Dear Empty Nester Me,
It’s hard to imagine me as you. Or them as adults.
It doesn’t seem like these boys whose behinds I’m wiping multiple times a day could ever grow up enough for you to be out of a job. Will they ever be capable of wiping all of the poop themselves? (This is a real question. Please put the answer in a time machine for a day when I need hope.)
But then there you are with an empty house, a mind full of memories, and an aching heart.
You’ve spent your prime decades being needed. And now it’s different. Now, you’re trying to figure out who you are if not a mom anymore. Wondering if you lost yourself somewhere along the way. Wondering what’s left of you.
This, sister, is what I want you to remember.
First and foremost, your identity is hidden in Christ. And because of that you didn’t need one more thing to validate those decades of motherhood. You invested your whole self in raising the souls God entrusted to your care. There isn’t another career that requires more sacrifice, more round-the-clock need-meeting than motherhood. The results of such work stretch into eternity, so don’t you dare look down on your years like they were something small and now you’re smaller for not having done more. You did the most and it mattered.
But you’re not done mattering.
A mothering spirit is never wasted. I want you to see how needed your mothering spirit is beyond the children you raised in your home. Now, you have a freedom to use that mothering spirit so generously, no longer hyper-focused on nourishing the little souls in your household. A freedom I haven’t known for so long. Now you can lend a hand to the young moms at church or in your neighborhood. You can serve them and share your wisdom and love them through these tough years of their lives.
You can be the Titus 2 mother that you know I long to have. You get to be a mother to mothers, but only if you’ll embrace the honor of this role. Those young moms don’t have time to pursue a relationship with you; don’t take it personally. You have to get in there. They may not know what a need they have in their souls for a Christ-following spiritual mother and grandmother, someone with free time and loving arms. That’s you. Don’t waste it.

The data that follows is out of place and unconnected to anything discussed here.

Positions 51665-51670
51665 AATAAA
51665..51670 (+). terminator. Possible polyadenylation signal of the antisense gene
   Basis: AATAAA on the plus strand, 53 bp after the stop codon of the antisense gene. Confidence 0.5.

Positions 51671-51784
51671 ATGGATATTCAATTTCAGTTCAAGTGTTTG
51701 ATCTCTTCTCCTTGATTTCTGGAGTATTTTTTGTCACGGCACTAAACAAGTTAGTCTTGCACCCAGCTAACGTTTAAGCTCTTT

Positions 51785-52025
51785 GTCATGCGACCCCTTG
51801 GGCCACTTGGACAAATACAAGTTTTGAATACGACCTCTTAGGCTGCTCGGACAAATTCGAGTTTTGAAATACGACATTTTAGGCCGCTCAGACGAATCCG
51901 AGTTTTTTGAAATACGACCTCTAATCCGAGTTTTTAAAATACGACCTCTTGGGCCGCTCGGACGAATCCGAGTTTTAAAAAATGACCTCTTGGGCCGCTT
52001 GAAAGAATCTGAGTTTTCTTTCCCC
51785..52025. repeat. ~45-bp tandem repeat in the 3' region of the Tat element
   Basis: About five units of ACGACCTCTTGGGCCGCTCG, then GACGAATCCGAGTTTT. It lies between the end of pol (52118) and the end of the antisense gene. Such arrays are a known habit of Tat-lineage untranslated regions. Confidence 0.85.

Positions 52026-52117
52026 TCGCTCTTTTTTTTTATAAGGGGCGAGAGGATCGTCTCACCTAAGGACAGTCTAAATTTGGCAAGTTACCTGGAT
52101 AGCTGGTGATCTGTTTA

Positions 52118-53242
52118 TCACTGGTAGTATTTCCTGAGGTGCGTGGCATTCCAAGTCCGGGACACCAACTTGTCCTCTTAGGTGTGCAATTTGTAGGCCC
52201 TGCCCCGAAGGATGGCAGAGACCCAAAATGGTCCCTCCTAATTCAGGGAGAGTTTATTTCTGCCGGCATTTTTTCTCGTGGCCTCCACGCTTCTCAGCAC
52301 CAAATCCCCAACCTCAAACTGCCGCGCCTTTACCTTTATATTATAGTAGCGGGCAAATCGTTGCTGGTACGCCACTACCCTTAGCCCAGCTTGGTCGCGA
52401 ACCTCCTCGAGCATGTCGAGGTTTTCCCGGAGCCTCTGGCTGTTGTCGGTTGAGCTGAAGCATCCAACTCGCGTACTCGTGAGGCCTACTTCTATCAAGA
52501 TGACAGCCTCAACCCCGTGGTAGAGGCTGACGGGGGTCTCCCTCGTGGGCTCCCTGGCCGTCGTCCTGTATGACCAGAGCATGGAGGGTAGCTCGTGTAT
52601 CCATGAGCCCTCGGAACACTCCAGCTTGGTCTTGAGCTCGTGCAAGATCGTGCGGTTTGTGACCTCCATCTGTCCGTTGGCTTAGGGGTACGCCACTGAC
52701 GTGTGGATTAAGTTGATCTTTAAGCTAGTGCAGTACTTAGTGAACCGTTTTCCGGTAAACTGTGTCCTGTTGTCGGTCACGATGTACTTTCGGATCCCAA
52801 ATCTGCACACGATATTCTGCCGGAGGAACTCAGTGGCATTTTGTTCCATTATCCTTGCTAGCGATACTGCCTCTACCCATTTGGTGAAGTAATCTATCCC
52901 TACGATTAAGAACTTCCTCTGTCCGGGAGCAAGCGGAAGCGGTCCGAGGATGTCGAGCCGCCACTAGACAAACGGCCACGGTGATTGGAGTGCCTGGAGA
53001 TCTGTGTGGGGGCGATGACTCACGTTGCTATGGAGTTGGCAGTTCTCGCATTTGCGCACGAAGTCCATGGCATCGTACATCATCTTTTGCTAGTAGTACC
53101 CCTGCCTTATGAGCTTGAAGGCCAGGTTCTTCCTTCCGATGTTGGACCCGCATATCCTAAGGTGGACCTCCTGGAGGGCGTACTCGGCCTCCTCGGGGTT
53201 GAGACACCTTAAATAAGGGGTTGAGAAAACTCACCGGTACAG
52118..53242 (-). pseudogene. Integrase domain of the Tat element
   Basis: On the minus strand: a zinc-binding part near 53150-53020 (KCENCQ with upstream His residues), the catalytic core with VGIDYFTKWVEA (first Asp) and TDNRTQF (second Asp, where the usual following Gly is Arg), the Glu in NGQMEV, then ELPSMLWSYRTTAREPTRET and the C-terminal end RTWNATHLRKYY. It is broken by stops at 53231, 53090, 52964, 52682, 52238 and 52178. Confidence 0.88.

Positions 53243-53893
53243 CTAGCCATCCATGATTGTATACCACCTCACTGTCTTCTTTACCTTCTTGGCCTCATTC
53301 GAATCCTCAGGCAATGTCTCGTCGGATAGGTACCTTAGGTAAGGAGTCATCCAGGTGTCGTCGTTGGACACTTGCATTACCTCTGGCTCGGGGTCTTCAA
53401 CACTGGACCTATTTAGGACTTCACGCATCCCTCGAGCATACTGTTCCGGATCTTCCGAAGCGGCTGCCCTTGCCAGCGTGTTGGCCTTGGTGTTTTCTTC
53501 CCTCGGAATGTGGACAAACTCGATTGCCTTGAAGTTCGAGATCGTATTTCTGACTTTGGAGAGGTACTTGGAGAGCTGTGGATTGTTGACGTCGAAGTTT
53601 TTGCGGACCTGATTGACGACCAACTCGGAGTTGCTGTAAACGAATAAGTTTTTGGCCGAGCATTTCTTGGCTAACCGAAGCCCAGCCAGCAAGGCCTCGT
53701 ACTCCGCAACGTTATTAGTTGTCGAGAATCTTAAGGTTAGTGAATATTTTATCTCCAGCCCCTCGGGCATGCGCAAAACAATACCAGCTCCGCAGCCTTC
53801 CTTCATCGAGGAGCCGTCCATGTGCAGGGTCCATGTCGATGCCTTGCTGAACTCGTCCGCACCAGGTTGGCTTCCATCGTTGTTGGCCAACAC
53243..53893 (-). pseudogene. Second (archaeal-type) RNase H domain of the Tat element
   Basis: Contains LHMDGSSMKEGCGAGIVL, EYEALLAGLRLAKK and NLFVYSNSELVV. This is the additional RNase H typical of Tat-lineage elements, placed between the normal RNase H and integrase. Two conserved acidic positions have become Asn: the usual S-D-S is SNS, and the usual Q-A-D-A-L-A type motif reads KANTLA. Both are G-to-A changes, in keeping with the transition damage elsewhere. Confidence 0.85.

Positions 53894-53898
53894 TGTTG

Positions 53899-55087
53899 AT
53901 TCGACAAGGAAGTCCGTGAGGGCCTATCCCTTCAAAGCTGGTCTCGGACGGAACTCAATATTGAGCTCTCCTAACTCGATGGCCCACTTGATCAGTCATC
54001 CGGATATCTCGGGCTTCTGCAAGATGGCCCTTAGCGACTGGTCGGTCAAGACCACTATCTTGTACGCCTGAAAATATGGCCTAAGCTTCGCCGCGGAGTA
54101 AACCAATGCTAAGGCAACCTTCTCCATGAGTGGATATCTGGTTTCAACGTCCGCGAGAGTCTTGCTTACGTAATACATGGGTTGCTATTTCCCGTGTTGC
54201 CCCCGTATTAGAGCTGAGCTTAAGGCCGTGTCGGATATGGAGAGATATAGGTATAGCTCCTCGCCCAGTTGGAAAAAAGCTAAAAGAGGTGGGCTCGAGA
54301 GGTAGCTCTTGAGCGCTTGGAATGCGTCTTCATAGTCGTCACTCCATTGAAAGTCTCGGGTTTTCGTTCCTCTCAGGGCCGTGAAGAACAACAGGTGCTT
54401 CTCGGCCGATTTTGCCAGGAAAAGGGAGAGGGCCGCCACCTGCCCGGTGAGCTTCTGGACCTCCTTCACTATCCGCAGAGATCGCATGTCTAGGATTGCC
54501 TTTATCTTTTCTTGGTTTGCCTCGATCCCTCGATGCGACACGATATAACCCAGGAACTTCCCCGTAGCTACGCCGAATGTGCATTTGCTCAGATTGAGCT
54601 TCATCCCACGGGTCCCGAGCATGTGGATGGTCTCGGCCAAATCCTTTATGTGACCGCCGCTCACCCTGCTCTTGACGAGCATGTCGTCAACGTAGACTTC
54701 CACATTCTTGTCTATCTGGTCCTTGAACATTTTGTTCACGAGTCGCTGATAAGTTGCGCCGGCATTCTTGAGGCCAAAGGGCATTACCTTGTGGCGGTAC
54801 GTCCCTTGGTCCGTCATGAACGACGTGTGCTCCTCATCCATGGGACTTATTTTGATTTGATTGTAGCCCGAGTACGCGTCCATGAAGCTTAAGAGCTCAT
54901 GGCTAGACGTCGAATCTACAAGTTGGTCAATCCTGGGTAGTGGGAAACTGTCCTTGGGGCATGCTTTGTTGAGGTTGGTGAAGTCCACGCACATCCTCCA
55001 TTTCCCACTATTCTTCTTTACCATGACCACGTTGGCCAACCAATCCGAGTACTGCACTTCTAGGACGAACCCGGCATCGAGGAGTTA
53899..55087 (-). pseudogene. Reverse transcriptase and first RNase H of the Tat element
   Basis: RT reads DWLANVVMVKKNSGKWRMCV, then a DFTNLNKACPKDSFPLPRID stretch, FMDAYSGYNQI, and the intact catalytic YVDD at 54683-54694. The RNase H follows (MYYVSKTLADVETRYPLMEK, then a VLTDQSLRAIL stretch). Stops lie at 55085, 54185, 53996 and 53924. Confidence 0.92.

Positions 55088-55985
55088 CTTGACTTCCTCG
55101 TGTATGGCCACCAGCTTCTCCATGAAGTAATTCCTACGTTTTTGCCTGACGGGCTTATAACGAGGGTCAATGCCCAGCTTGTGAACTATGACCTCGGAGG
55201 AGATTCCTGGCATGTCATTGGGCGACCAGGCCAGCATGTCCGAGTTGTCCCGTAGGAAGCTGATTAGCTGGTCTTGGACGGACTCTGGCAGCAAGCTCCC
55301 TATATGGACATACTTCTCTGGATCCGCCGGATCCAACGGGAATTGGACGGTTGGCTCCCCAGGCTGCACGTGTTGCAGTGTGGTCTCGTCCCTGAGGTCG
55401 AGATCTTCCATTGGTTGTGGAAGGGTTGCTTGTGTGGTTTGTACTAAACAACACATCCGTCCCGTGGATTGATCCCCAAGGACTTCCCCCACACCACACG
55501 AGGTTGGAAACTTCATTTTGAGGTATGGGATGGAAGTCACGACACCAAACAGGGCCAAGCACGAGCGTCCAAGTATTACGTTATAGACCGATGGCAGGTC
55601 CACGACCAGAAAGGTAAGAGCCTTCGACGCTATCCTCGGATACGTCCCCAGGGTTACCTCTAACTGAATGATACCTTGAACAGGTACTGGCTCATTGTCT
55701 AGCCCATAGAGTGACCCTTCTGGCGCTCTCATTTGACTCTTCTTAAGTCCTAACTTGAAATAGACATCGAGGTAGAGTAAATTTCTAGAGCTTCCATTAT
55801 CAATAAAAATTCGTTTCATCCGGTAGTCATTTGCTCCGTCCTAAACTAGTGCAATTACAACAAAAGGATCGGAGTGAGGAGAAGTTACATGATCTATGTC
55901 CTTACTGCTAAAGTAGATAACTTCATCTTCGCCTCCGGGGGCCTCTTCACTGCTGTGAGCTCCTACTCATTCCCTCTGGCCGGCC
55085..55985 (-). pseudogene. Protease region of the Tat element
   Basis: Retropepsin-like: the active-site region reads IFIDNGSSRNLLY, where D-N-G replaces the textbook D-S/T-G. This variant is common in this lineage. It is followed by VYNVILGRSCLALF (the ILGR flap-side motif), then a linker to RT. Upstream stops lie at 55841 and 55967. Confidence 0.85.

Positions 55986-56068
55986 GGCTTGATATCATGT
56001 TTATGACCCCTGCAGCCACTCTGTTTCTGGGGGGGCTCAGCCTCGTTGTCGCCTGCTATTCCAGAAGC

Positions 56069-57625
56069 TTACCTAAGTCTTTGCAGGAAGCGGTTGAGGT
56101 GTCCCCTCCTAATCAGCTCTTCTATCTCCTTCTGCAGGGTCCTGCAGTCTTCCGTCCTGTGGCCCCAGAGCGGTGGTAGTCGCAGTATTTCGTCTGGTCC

Whatever your gifts are–whether you’re an inspiring teacher or a compassionate listener or a skilled artist or an expert organizer–all of your gifts can be so generously used to serve others in ways you just couldn’t when you had little ones to look after. Use your gifts generously on anyone in your proximity.
And as for your adult children, they may not need you now, but they can still be blessed by you. I hope you’ll still have family dinners for no special occasion. I hope you’ll send letters and care packages whenever you can. I hope you’ll enjoy friendship with these people we’ve raised. I hope you’ll reach out to your sons and daughters-in-law–not in a toe-stepping way, but with generous love. How cool is it to know the people who have committed to loving the children WE raised into adulthood for the rest of their lives? Get to know them, really know them. Share life with them and serve where you can.
And if you have grandkids? Those jewels on our crown? I hope you savor each moment with them. Take pictures with them. Write them letters they’ll cherish long after you’re gone. Pray every day for each one. Sing with them and travel with them. Be their special day.
I hope that when the house is quiet and you get to thinking back to your days as me with all of the cuddles and kisses that filled your heart to the brim that you know that I’m doing my best to honor you and this calling. I’m striving to cherish the little hands that tug and the sweet voices with all of the questions and the noise that never ceases. I know that I’ll ache for it some day like you do now. I hope you can take comfort in knowing that these years weren’t wasted on someone who was wishing them away.
But in return, I ask that you remember that life is not perfect here in the little years, either. These days are long and tiring and I’m often sick of hearing my own mom voice by the end of each day. I ache for a week of uninterrupted sleep and no dishes. The work is worth it, but it’s still work. I know you well enough to assume that you’ll idealize the past, that you’ll look back at me in these shoes like this was when your life was best. But this is when your life was life. Just promise me that you’ll see the struggles–the stuff I didn’t post on Instagram–alongside the stuff that I did post, okay?
With so much love,
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